Number six on the list of the smallest dog breeds is the Yorkshire terrier. Urbanosaurus commends their silky, glossy coat. “This coat is traditionally long and straight, but some owners prefer grooming and a shorter coat, because of the need for to regular brushing with longer coats.” Despite their long hair, they have minimal shedding.

While you may be able to guess their origin, Borrow my Doggy shares that they originally hail from Yorkshire and were bred as hunting dogs for small game like rats and mice in the mills. That makes them quite energetic and bold. They are amazing companions if given proper training.

These little Yorkies reach an average of seven to eight inches tall and a weight of about seven pounds. They can live anywhere from 11 to 15 years typically. The Daily Guardian does warn that they require frequent grooming. As long as you have the time to care for their coats, you will be pleased with this little lovebug.

Toy Poodle

Toy Poodle
Toy Poodle (Photo by Afif Ramdhasuma on Unsplash)

The Toy Poodle, the smallest among Poodles, shares the hypoallergenic traits and characteristics typical of Poodles. Originating in France in the early 1900s, Toy Poodles gained prominence, especially in circuses, where their compact size facilitated easy transportation and handling. Beyond the circus environment, Toy Poodles became widely popular as companion dogs. While they may not match the speed and agility of Standard or Miniature Poodles, Toy Poodles excel as water-retrievers, leveraging their trainability to accomplish more complex tasks, according to Highland Canine.

Although they are sometimes considered hypoallergenic, Borrow My Doggy suggests spending time with a Poodle before getting your own if you have dog allergies. This is because sometimes allergy symptoms can be triggered by drool or skin and it is best to make sure before you have a new pup that makes you sneeze.

Seriously, it’s an immediate cuteness overload. Toy Poodles reach no more than 10 inches in height and weigh between four to six pounds. They are easy to train and make for great members of the family.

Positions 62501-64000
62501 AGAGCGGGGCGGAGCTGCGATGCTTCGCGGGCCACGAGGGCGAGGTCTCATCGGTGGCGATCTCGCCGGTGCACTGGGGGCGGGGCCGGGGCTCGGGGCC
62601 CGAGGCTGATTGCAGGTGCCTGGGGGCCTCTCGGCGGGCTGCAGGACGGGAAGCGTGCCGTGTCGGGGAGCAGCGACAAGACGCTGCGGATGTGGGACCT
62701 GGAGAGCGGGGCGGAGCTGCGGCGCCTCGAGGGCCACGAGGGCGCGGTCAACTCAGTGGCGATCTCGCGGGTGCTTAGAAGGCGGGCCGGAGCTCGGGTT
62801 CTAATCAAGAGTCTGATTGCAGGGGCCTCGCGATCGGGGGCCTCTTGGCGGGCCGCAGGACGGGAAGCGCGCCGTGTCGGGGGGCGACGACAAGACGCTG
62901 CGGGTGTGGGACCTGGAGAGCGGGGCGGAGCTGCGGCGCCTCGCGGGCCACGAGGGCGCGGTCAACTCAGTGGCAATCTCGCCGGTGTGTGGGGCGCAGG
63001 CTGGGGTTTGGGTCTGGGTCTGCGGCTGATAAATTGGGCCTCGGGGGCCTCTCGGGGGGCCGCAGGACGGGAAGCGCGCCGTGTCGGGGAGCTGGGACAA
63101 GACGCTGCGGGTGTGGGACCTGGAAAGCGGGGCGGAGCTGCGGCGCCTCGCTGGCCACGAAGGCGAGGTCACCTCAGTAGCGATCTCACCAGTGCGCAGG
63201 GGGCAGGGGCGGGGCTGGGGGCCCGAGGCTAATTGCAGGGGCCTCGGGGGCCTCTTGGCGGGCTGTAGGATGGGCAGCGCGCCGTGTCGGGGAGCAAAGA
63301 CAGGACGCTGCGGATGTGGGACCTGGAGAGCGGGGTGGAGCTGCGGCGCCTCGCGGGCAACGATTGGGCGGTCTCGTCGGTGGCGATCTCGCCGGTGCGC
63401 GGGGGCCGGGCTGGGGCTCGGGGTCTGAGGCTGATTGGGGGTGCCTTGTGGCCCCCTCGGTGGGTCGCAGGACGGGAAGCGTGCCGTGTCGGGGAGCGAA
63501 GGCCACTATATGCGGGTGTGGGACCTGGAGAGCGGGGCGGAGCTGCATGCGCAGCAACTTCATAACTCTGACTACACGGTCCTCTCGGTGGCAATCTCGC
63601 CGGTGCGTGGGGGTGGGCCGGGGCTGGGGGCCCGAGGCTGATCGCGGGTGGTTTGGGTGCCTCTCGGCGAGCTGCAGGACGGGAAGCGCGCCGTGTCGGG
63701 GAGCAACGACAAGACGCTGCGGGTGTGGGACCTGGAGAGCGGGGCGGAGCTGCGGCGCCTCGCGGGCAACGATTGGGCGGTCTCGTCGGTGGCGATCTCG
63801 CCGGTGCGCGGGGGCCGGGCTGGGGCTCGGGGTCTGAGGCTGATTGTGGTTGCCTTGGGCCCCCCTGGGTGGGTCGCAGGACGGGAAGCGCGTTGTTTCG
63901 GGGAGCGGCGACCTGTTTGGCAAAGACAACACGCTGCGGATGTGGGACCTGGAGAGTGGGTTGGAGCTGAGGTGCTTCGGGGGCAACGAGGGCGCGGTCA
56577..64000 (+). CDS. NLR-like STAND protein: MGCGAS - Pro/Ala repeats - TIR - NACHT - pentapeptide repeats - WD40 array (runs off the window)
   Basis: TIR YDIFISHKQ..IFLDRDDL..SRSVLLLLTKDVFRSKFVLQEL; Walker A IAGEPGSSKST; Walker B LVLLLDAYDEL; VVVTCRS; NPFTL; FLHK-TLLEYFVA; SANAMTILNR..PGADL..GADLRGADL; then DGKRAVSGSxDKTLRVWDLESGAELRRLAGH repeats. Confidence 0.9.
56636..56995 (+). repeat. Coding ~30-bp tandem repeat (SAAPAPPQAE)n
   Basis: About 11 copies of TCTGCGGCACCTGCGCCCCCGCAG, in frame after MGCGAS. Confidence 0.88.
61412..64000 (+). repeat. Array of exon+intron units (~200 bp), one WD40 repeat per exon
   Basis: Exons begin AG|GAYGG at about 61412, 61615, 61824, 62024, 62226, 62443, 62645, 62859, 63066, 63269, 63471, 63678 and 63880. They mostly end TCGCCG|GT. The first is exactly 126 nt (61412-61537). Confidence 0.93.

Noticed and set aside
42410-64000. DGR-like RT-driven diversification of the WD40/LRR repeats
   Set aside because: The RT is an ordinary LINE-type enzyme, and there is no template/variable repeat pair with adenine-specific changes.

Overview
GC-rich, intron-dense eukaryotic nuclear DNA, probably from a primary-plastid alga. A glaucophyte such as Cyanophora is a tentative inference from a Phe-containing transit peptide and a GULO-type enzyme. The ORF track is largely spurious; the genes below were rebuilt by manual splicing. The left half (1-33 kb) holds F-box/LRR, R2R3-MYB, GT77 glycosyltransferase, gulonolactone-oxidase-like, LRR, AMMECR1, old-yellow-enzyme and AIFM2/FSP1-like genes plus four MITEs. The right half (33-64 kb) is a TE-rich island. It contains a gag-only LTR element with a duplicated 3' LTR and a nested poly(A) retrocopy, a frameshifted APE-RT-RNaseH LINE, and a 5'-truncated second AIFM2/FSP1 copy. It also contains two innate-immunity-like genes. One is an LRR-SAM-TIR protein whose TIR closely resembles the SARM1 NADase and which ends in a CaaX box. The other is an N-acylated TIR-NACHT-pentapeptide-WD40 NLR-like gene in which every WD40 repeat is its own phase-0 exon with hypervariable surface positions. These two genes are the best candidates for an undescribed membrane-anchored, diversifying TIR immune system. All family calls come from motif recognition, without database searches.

Pet Keen says that “while Toy Poodles tend to have a negative reputation for being aggressive and dainty, the truth is that toy poodles are natural athletes with extremely high intelligence. Poodles have some of the best obedience capabilities and can quickly learn any trick with time and patience,” shares Pet Keen.

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Note: This article was not paid for nor sponsored. StudyFinds is not connected to nor partnered with any of the brands mentioned and receives no compensation for its recommendations. This article may contain affiliate links in which we receive a commission if you make a purchase.

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About the Author

Te-Erika Patterson

Te-Erika is the Publisher of The Feisty News for Women, the only full-service news source for women. Te-Erika is also the author of How To Love a Powerful Woman, Leave Your Baby Daddy and Loving Female Led Relationships: Relationships that Empower Women. A graduate of The University of Florida, Te-Erika enjoys a thriving career as a digital content creator that has spanned more than a decade. She enjoys chocolate, wine and solitude, and she is currently living a quiet life in Montgomery, Alabama. Follow her @Te-Erika